Tina Seelig – What I Wish I Knew When I Was 20
Posted by StepTb su settembre 6, 2016
The assignment described at the beginning of the book doesn’t make much sense. If you give a problem to solve with a fixed amount of money and a fixed amount of time, adding external resources and time isn’t “thinking outside of the box”, but answering a different problem, since, in real life situations, what is fixed is fixed. I’m surprised a PhD in Neuroscience doesn’t see the logical error.
The rest of the book is a nice read, but, being heavily Valley-centric, most young people coming from very different backgrounds will have trouble relating to its examples and stories – the author herself recognizes the power of cultural differences (the anecdotes in the chapters “The Secret Sauce of Silicon Valley” and “No Way… Engineering Is for Girls”), but she doesn’t go in depth very much.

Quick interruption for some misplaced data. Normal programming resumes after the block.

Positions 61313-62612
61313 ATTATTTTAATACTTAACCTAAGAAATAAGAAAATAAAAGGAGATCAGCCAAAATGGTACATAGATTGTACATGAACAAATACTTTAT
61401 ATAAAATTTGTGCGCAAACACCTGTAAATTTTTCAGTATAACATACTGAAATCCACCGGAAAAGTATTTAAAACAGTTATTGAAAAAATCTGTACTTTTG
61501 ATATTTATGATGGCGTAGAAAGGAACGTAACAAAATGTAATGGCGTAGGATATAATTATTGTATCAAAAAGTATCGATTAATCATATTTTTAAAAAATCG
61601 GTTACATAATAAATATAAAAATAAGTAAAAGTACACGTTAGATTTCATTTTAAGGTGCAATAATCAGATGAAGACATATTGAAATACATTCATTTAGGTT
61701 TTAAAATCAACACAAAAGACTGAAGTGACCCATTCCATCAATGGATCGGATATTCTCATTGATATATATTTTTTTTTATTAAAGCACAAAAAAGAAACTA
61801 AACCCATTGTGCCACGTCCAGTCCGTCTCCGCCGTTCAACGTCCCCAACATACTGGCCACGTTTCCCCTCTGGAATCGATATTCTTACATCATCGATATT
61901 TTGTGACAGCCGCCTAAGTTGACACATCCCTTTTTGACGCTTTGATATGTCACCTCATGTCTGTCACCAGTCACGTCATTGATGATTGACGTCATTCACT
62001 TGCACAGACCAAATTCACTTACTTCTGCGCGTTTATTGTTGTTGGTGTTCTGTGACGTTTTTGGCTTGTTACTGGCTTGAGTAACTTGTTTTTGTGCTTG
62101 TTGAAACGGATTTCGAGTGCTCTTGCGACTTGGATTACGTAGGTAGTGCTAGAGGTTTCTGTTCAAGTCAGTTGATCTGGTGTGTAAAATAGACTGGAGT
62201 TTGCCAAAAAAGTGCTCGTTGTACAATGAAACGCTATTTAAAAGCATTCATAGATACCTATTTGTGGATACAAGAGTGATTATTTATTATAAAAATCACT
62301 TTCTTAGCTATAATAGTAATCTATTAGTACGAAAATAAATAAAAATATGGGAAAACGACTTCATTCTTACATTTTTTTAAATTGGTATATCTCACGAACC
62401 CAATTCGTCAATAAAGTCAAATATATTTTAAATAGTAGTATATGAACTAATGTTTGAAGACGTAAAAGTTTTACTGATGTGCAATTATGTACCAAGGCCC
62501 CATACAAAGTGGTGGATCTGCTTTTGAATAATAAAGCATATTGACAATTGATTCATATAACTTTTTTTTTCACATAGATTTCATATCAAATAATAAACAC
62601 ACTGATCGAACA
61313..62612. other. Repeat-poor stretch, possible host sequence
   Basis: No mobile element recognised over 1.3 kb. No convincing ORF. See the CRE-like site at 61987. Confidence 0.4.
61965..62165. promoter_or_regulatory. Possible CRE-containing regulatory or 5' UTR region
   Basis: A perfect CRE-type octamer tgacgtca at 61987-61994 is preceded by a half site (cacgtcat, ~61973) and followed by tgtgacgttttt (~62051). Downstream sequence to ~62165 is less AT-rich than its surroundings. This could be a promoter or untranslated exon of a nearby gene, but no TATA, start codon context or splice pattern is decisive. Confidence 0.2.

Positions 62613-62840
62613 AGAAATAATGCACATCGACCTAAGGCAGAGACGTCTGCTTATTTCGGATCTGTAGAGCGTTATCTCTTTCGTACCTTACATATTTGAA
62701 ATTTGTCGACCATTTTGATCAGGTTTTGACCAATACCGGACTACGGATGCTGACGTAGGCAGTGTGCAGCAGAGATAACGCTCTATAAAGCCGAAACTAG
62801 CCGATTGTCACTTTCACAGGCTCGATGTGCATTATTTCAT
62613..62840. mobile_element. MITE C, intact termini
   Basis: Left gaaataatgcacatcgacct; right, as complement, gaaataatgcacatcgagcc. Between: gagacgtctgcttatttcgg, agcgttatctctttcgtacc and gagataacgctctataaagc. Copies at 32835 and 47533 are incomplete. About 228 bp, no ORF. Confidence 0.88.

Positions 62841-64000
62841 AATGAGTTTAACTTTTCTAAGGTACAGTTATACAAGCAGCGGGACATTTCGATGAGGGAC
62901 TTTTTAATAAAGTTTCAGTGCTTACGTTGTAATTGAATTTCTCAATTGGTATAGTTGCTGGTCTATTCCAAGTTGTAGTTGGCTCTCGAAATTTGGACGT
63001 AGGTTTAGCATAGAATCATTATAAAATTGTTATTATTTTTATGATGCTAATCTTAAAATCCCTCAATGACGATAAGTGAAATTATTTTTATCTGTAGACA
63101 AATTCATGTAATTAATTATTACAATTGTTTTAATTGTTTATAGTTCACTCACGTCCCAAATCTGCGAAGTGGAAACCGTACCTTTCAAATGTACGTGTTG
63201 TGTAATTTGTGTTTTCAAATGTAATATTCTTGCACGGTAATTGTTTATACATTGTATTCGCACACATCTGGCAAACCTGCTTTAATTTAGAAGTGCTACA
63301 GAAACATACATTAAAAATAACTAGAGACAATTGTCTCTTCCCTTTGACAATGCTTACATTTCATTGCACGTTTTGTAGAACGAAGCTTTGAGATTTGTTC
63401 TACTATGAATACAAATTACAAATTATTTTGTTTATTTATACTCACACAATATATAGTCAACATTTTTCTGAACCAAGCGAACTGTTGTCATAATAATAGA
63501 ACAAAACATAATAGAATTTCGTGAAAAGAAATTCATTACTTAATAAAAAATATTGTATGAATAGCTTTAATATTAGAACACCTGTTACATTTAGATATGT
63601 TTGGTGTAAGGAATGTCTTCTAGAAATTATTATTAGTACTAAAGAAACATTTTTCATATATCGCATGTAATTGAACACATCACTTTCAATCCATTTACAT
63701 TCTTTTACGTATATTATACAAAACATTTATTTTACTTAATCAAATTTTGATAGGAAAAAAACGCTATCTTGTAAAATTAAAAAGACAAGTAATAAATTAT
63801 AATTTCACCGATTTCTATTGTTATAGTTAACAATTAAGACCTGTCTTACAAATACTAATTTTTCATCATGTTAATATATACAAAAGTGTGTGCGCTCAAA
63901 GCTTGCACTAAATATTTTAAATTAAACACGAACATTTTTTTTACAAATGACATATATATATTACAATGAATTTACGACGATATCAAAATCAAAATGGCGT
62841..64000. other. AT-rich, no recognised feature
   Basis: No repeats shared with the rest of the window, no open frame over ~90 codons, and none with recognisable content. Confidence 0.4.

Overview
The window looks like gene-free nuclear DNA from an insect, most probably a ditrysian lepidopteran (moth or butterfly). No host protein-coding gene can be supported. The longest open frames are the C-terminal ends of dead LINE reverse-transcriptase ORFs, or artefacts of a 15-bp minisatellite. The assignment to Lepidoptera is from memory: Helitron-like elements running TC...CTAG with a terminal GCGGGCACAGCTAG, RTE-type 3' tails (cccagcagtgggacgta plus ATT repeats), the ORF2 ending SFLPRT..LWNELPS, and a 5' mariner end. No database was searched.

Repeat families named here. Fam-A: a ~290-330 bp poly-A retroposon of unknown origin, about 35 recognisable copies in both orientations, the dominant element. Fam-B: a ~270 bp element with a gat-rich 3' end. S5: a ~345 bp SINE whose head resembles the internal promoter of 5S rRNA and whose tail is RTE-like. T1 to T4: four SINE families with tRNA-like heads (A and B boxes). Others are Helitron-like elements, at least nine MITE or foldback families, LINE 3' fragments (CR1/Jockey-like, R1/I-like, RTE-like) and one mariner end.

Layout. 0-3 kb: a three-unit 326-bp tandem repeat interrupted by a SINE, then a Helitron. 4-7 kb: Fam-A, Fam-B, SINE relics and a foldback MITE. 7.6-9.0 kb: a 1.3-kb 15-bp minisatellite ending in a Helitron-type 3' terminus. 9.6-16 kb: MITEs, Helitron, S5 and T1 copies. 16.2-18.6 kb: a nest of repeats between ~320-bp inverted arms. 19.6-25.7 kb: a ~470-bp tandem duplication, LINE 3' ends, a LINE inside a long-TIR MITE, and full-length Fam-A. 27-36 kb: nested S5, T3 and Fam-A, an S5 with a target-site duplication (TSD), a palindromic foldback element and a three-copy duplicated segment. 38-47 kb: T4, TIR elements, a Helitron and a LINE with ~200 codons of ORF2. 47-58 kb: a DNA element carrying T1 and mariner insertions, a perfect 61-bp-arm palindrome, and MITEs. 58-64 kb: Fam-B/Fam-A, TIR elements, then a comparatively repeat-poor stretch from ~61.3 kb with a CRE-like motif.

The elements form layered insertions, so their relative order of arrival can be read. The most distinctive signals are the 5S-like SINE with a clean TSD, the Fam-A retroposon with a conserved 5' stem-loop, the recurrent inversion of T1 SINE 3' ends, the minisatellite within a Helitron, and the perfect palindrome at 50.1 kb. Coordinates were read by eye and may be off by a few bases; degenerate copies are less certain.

Anyway, it provides a good introduction to topics like teamwork, problem solving, entrepreneurship, and “giving yourself permission”.
The most interesting chapter is probably “The Secret Sauce of Silicon Valley”, with its observations about failing and failures (especially if we consider this was published a couple of years before The Lean Startup), and, in particular, the link between people working in the creative industries and their usefully comfortable relationship with failure (since it has always inherently belonged to their sector), and all the others, who have a radically different approach to it.